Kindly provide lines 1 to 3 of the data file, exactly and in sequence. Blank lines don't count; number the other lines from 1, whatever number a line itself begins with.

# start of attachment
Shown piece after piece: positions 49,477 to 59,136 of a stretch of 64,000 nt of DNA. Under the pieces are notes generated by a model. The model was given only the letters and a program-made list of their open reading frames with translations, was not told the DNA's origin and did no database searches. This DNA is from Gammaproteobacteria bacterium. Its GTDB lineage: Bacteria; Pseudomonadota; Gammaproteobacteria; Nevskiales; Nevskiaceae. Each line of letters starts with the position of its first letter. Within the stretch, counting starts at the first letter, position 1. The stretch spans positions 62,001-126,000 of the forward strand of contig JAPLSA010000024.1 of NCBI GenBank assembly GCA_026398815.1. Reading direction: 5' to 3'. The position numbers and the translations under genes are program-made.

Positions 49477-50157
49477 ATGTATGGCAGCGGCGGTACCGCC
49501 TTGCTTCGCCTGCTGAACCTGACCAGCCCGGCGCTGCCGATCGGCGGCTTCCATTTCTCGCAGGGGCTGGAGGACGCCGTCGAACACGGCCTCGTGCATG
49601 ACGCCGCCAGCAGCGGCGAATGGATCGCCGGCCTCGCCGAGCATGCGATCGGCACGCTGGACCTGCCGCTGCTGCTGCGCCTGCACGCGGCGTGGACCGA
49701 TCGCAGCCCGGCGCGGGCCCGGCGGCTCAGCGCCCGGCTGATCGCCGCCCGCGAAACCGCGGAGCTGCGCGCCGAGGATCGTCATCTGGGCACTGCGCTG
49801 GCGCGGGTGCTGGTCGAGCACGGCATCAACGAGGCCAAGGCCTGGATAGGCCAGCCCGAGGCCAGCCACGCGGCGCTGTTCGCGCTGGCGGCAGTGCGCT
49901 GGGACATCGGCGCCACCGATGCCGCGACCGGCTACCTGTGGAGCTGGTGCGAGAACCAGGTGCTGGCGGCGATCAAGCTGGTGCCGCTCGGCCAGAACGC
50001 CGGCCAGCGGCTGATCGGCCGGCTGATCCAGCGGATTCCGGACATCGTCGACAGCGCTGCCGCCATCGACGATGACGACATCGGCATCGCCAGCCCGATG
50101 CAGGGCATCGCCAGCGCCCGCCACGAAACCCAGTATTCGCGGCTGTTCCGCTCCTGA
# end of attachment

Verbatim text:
Shown piece after piece: positions 49,477 to 59,136 of a stretch of 64,000 nt of DNA. Under the pieces are notes generated by a model. The model was given only the letters and a program-made list of their open reading frames with translations, was not told the DNA's origin and did no database searches. This DNA is from Gammaproteobacteria bacterium. Its GTDB lineage: Bacteria; Pseudomonadota; Gammaproteobacteria; Nevskiales; Nevskiaceae. Each line of letters starts with the position of its first letter. Within the stretch, counting starts at the first letter, position 1. The stretch spans positions 62,001-126,000 of the forward strand of contig JAPLSA010000024.1 of NCBI GenBank assembly GCA_026398815.1. Reading direction: 5' to 3'. The position numbers and the translations under genes are program-made.

Positions 49477-50157
49477 ATGTATGGCAGCGGCGGTACCGCC